Hedge funds and other investment firms that we track manage billions of dollars of their wealthy clients’ money, and needless to say, they are painstakingly thorough when analyzing where to invest this money, as their own wealth depends on it. Regardless of the various methods used by elite investors like David Tepper and Dan Loeb, the resources they expend are second-to-none. This is especially valuable when it comes to small-cap stocks, which is where they generate their strongest outperformance, as their resources give them a huge edge when it comes to studying these stocks compared to the average investor, which is why we intently follow their activity in the small-cap space.
Is Exelixis, Inc. (NASDAQ:EXEL) a buy right now? Hedge funds are becoming hopeful. The number of long hedge fund positions improved by 2 in recent months. EXEL was in 12 hedge funds’ portfolios at the end of the third quarter of 2015. There were 10 hedge funds in our database with EXEL holdings at the end of the previous quarter. At the end of this article we will also compare EXEL to other stocks including Archrock Inc. (NYSE:AROC), KB Home (NYSE:KBH), and Vonage Holdings Corp. (NYSE:VG) to get a better sense of its popularity.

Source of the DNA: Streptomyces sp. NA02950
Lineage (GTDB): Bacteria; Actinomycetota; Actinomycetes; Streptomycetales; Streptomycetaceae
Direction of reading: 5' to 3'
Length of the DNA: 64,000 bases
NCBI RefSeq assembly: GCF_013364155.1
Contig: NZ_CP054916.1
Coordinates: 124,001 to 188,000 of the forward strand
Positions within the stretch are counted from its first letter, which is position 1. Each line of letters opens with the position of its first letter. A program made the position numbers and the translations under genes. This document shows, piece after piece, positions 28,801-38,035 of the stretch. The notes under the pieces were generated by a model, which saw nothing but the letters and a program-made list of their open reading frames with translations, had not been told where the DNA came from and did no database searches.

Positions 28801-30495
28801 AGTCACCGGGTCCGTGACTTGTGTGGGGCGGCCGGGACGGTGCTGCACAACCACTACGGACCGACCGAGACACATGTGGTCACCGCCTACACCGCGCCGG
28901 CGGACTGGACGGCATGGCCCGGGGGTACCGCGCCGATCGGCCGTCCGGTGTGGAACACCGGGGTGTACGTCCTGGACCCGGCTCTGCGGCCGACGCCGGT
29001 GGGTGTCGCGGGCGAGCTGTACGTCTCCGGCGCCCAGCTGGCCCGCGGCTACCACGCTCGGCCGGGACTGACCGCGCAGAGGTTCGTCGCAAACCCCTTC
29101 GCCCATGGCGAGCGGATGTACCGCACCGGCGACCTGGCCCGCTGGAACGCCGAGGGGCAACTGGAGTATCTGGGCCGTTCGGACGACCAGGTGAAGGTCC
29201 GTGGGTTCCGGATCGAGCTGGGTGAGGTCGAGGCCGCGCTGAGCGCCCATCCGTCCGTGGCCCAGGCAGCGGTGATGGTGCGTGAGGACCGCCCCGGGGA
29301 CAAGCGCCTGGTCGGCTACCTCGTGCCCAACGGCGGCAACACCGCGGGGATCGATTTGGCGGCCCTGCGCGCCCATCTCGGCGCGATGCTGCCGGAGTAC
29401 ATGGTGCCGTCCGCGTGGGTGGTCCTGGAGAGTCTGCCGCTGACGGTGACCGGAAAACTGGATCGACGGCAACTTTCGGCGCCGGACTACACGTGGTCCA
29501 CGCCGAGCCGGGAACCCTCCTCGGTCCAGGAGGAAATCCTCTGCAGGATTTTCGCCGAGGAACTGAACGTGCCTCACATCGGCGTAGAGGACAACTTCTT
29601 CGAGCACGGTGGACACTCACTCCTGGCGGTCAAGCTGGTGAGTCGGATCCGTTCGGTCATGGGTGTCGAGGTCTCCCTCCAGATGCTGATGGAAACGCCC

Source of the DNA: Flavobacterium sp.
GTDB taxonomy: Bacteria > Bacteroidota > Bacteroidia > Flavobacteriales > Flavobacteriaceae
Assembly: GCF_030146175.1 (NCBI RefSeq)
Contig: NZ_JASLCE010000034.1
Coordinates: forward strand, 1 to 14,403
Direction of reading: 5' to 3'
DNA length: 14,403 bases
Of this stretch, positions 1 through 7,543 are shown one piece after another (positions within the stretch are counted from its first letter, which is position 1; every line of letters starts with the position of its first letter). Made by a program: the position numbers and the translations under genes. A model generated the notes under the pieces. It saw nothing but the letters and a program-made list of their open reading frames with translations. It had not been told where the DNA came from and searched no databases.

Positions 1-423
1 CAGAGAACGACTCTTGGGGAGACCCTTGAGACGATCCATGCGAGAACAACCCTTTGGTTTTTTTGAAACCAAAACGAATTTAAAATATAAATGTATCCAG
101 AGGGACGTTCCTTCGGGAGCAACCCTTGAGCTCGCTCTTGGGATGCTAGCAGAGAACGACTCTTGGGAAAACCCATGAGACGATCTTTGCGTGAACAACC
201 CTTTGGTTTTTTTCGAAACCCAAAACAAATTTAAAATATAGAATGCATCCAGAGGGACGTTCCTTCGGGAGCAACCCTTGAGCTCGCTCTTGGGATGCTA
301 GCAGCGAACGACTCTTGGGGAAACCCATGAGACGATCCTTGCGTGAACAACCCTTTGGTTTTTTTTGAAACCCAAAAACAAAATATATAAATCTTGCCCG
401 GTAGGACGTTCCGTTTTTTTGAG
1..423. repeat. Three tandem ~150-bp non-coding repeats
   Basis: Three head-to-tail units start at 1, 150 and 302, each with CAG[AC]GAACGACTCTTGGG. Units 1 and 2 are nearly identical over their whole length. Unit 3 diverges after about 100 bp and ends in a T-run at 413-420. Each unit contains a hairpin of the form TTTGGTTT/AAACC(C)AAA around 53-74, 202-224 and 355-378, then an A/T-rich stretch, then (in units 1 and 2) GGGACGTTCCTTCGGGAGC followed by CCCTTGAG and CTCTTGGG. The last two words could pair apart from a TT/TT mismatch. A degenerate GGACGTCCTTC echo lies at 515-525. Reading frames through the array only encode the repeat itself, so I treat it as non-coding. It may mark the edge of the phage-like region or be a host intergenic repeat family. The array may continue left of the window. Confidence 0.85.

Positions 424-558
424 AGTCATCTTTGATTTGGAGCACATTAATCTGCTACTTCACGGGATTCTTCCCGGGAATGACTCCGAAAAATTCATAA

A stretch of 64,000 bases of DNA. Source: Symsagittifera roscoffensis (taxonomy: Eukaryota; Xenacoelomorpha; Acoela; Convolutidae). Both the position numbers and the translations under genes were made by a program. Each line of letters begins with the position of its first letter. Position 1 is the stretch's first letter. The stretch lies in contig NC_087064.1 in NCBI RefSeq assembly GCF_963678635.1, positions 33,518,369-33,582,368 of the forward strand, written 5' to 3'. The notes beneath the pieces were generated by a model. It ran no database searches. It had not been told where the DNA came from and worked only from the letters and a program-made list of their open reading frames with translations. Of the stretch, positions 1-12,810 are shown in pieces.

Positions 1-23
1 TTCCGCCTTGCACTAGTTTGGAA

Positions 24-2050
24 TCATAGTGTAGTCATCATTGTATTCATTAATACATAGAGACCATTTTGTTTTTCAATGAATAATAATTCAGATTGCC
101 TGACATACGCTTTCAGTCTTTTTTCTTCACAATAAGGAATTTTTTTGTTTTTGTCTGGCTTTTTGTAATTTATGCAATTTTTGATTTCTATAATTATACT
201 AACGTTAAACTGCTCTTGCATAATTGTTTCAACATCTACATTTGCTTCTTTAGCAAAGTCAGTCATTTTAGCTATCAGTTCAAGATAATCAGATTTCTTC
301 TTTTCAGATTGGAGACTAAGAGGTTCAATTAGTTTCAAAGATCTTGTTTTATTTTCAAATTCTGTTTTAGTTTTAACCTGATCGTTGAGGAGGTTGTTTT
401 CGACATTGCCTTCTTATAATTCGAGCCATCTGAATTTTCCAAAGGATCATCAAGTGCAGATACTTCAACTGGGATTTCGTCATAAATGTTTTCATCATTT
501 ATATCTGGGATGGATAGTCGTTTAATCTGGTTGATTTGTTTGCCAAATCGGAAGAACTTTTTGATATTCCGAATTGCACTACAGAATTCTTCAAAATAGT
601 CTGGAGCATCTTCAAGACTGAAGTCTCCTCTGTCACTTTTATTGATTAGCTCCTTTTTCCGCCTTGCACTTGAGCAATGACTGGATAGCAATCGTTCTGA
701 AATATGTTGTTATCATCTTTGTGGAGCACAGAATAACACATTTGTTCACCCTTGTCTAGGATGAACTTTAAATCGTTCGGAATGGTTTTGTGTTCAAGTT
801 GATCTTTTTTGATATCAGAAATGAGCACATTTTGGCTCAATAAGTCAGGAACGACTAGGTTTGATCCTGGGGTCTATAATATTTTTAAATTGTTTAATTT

With all of this in mind, let’s check out the recent action surrounding Exelixis, Inc. (NASDAQ:EXEL).
Hedge fund activity in Exelixis, Inc. (NASDAQ:EXEL)
At Q3’s end, a total of 12 of the hedge funds tracked by Insider Monkey were long this stock, a change of 20% from one quarter earlier. With hedgies’ positions undergoing their usual ebb and flow, there exists a few noteworthy hedge fund managers who were boosting their stakes substantially (or already accumulated large positions).
According to publicly available hedge fund and institutional investor holdings data compiled by Insider Monkey, Kenneth Tropin’s Graham Capital Management has the most valuable position in Exelixis, Inc. (NASDAQ:EXEL), worth close to $15.9 million, corresponding to 1.9% of its total 13F portfolio. The second most bullish fund manager is Great Point Partners, managed by Jeffrey Jay and David Kroin, which holds a $8.9 million position; the fund has 3.5% of its 13F portfolio invested in the stock. Remaining hedge funds and institutional investors that hold long positions include Mark Kingdon’s Kingdon Capital, Richard Driehaus’s Driehaus Capital and Peter Muller’s PDT Partners.